Concerns over the current plans that Royal Caribbean has to build a beach club resort on Paradise Island have been coming to a head lately and the voices of many locals and local businesses have been growing louder.
The project, called Royal Beach Club, has been in the works since 2020 and is estimated to cost $100 million. There have been many speed bumps and roadblocks along the way, however, the cruise line and the Bahamian government seem to have settled their land dispute and the green light has been given to move forward with the project. Prime Minister Philip Davis had been an adamant opponent of the project due to concerns about the deal being more favorable for the foreign entity than it would be for the people of the Bahamas. After coming to terms with many points of dispute, such as land distribution and equity opportunities for locals, the 17-acre project is now moving forward and looking toward a 2025 opening.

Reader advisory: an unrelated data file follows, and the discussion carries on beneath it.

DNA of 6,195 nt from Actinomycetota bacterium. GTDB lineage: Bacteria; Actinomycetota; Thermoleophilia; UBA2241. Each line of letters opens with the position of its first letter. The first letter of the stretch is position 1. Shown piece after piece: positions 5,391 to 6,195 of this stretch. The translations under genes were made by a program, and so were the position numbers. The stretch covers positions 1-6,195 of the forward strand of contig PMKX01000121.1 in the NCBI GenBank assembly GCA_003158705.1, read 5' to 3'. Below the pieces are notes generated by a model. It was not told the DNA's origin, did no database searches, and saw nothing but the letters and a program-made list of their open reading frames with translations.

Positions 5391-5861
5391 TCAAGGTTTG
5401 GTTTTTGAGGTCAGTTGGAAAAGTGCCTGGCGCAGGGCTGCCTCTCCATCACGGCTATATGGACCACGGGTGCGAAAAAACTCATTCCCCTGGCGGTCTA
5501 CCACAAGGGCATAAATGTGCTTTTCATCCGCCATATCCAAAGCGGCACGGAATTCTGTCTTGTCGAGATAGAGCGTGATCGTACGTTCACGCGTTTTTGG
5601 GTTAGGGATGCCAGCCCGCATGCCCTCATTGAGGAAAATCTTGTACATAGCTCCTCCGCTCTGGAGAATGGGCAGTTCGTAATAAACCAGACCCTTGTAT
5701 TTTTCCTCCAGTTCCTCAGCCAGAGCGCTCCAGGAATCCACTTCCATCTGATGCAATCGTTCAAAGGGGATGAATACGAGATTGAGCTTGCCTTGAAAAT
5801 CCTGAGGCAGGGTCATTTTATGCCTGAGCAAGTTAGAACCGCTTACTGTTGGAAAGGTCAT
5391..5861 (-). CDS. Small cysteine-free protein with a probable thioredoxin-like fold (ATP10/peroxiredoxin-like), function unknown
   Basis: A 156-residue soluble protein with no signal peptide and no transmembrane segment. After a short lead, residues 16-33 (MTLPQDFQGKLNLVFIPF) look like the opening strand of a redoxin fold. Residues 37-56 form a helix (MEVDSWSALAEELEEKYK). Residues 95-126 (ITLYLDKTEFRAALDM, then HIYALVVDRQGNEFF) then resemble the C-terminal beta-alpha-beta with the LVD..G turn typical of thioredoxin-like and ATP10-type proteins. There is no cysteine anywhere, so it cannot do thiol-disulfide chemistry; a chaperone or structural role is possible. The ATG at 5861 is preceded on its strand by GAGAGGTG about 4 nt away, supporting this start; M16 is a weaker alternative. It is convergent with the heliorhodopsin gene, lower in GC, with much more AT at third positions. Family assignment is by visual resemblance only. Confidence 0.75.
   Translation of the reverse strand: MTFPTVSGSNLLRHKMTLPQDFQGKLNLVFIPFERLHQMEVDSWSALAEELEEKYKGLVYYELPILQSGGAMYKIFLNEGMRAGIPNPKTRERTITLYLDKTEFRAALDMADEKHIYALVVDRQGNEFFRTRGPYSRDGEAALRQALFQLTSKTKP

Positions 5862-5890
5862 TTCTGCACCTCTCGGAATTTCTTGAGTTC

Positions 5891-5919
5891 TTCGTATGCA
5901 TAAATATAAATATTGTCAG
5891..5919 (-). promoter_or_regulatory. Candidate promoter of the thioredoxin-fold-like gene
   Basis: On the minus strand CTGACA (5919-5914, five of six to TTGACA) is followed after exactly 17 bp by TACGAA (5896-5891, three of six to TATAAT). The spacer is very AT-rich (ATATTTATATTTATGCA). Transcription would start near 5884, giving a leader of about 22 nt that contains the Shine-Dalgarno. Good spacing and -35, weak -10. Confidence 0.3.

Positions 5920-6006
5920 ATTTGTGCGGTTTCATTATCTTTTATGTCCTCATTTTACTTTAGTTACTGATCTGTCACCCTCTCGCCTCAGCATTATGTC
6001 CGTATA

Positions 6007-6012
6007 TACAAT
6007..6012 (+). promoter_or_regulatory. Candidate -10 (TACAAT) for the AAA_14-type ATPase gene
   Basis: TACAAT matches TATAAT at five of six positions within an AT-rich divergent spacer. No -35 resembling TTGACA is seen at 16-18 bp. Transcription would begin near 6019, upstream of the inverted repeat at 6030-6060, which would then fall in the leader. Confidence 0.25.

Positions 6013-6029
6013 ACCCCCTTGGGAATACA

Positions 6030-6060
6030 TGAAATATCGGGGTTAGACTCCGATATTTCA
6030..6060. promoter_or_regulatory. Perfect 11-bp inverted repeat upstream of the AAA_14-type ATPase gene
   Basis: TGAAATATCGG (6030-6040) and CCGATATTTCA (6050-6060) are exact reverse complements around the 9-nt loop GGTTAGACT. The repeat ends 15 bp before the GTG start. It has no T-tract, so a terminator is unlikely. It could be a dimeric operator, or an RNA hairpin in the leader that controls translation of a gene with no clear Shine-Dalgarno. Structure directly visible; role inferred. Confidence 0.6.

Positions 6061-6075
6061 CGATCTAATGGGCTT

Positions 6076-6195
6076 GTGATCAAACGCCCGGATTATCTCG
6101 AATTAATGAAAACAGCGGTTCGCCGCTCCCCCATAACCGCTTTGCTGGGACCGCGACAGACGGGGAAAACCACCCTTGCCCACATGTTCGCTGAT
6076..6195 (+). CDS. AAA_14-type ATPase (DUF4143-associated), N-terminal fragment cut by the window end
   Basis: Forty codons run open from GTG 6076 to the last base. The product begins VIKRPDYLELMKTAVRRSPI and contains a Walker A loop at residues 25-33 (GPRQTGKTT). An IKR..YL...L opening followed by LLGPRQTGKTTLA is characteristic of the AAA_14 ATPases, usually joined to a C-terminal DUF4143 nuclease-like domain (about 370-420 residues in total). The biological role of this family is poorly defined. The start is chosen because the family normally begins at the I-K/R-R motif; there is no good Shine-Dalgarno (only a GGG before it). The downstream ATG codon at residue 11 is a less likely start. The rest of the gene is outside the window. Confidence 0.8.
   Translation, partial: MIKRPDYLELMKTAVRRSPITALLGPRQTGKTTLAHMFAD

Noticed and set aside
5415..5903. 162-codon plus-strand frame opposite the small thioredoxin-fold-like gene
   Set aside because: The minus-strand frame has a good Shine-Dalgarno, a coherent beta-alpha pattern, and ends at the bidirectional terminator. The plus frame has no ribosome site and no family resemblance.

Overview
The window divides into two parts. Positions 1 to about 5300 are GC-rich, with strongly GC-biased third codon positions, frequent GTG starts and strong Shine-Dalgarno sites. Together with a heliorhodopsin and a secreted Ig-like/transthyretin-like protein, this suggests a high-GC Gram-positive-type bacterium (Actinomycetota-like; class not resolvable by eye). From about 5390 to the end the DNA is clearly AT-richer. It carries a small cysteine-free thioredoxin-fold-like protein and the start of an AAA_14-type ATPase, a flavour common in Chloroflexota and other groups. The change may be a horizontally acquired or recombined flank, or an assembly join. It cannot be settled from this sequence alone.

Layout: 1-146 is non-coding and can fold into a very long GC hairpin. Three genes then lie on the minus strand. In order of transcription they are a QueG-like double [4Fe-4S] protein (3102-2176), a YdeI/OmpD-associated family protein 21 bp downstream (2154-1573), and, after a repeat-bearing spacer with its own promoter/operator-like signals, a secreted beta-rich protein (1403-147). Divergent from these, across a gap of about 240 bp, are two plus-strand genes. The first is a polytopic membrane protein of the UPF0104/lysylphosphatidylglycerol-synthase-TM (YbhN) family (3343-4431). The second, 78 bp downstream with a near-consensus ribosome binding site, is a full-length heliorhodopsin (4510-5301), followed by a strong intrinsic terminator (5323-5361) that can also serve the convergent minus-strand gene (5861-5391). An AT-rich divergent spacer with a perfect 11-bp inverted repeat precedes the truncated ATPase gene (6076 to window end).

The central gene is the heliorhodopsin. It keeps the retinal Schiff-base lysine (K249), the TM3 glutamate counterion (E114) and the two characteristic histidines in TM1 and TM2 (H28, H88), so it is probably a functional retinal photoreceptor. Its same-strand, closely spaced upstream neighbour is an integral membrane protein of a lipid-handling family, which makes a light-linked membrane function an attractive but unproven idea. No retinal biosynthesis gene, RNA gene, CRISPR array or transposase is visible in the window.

While this is a victory for the two entities, not everyone is in celebration mode. Audrey Oswell is the president of Atlantis Paradise island and she is calling for the government to take a closer look at the deal to address some significant financial and environmental concerns.
Oswell alleges that there will be a devastating impact on the coastline and beaches, as well as potential damage to the coral reef at the north sea bed. Additionally, the Atlantis cheif thinks that many downtown business owners will see diminished foot traffic and reduced revenue as a result. Rounding Owswell’s concerns are the navigational issues that the channel might see from the increased recreational traffic, and various health and safety issues such as emergency service and wastewater distribution.
As mentioned, the project is currently set to break ground as planned, but Royal Caribbean did announce that they will be commenting soon in response to Oswell’s concerns.